Margo Kaufman in Jon Winokur's Advice to Writers, 1999

[Avoid any agent who charges an upfront fee. A vast majority of the successful agents have offices in New York City. Retaining a fee-agent with an office in Youngstown, Ohio is worse than having no agent at all. Here's the catch-22: It's difficult getting commercially published without an agent, and it's hard to get an agent if you're not published.]

Friday, June 2, 2017

Learning to Write From Reading

     There are two ways to learn how to write a novel. By writing them and by reading them. If you are not reading them, the obvious question I'd ask is, why would you want to write something you wouldn't want to read? Are you one of those folks who really wants to make movies and figures writing a novel is easier than writing a screenplay? (It is not.) Or you think the novel will be your entree into Hollywood? (It very well could be.)…If you want to be a novelist, you have to read novels. You're kidding yourself if you think otherwise. Your daily view of the world is affected by what you've been reading, and what you write will also be affected.

     You should always be reading a novel or a collection of stories. When you find a novel you like, read everything by that writer, or read him until you've had enough. You're reading to learn….

John Dufresne, Is Life Like This? 2010

JFK Assassination: Most Americans Believe in a Conspiracy

     [In an Associated Press poll] conducted in mid-April 2013, 59 percent of Americans think multiple people were involved in a conspiracy to kill President John F. Kennedy, while 24 percent think Lee Harvey Oswald acted alone, and 16 percent are unsure. A 2003 Gallup poll found that 75 percent of Americans felt there was a conspiracy.

     As the 50th anniversary of Kennedy's death approaches, the number of Americans who believe Oswald acted alone is at its highest since the period three years after the November 22, 1963 assassination when 36 percent said one man was responsible.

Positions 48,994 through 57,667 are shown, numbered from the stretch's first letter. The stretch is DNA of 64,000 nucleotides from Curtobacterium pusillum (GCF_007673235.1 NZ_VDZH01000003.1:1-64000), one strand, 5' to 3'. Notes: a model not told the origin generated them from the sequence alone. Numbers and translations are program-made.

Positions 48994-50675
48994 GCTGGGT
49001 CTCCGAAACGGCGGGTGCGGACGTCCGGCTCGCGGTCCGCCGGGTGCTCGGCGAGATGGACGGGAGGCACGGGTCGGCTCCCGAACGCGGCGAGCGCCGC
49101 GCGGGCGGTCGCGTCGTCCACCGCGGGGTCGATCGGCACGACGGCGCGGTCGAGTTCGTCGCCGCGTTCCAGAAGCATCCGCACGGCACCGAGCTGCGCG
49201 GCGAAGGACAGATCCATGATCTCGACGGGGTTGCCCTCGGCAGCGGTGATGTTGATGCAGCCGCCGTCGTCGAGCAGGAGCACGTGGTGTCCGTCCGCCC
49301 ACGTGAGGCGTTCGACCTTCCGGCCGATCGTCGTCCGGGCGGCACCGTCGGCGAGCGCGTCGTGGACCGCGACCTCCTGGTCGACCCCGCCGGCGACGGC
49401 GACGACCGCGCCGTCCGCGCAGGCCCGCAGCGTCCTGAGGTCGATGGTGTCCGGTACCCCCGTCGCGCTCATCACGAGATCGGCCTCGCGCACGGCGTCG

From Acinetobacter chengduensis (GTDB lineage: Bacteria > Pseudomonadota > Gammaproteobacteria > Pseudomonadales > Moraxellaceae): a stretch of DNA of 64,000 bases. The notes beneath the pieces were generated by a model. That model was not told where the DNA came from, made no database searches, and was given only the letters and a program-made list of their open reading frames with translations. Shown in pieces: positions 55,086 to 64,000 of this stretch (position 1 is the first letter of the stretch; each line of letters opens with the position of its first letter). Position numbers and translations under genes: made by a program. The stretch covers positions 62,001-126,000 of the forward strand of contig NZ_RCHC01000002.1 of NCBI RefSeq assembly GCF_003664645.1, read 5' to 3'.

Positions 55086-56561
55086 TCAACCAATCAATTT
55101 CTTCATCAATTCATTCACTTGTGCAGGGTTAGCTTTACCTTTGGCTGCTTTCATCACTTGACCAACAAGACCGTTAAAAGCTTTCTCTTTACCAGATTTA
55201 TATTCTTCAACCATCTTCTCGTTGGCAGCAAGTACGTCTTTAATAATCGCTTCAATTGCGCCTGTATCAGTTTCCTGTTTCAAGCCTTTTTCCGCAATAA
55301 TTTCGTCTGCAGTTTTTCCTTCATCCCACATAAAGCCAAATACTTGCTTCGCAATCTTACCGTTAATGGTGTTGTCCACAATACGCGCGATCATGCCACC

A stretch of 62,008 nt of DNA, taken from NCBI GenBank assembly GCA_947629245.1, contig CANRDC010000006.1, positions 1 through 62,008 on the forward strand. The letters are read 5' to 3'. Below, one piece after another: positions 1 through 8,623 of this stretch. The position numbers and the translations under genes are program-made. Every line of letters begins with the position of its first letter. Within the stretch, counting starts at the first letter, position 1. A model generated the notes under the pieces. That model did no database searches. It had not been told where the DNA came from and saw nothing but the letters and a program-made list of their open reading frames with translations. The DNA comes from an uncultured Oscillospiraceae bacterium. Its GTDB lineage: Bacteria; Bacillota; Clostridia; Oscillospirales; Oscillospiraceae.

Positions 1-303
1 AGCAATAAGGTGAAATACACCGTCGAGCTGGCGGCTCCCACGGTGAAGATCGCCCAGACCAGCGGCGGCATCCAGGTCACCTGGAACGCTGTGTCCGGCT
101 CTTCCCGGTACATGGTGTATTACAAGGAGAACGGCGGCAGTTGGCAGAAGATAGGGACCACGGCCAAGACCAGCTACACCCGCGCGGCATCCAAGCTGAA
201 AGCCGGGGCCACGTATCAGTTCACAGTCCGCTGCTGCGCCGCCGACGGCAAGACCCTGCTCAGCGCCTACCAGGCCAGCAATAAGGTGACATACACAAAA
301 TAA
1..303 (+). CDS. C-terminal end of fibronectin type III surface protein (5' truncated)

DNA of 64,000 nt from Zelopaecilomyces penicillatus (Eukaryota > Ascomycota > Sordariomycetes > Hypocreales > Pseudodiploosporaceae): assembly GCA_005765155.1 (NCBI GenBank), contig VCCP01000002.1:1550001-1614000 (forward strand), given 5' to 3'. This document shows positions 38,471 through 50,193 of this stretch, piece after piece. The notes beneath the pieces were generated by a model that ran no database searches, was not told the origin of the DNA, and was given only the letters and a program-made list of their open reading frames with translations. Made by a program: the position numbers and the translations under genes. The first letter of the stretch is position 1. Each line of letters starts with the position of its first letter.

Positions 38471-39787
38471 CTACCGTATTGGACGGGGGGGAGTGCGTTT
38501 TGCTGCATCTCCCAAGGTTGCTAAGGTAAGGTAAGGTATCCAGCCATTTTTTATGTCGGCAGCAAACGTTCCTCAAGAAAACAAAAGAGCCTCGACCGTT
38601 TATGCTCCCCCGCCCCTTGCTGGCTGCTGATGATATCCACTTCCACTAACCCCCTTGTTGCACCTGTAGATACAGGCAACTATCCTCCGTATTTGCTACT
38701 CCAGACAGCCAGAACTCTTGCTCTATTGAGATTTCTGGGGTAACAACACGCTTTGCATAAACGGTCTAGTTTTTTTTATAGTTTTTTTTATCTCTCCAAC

Associated Press, November 2013 

Thursday, June 1, 2017

Novel Versus Short-Story Writing

     Short-story writing, as I saw it, was estimable. One required skill and cleverness to carry it off. But to have written a novel was to have achieved something of substance. You could swing a short story on a cute idea backed up by a modicum of verbal agility. You could, when the creative juices were flowing, knock it off start-to-finish on a slow afternoon.

     A novel, on the other hand, took real work. You had to spend months on the thing, fighting it out in the trenches, line by line and page by page and chapter by chapter. It had to have plot and characters of sufficient depth and complexity to support a structure of sixty or a hundred thousand words. It wasn't an anecdote, or a finger exercise, or a trip to the moon on gossamer wings. It was a book. 

     The short-story writer, as I saw it, was a sprinter; he deserved praise to the extent that his stories were meritorious. But the novelist was a long-distant runner, and you don't have to come in first in a marathon in order to deserve the plaudits of the crowd. It is enough merely to have finished on one's feet.

Lawrence Block, Writing a Novel, 1979 

Children Like the Sound of Words

Most children enjoy the sound of language for its own sake. They wallow in repetitions and luscious word-sounds and the crunch and slither of onomatopoeia [words that sound like what they mean], they fall in love with impressive words and use them in all the wrong places.

Ursula K. LeGuin, Steering the Craft, 1998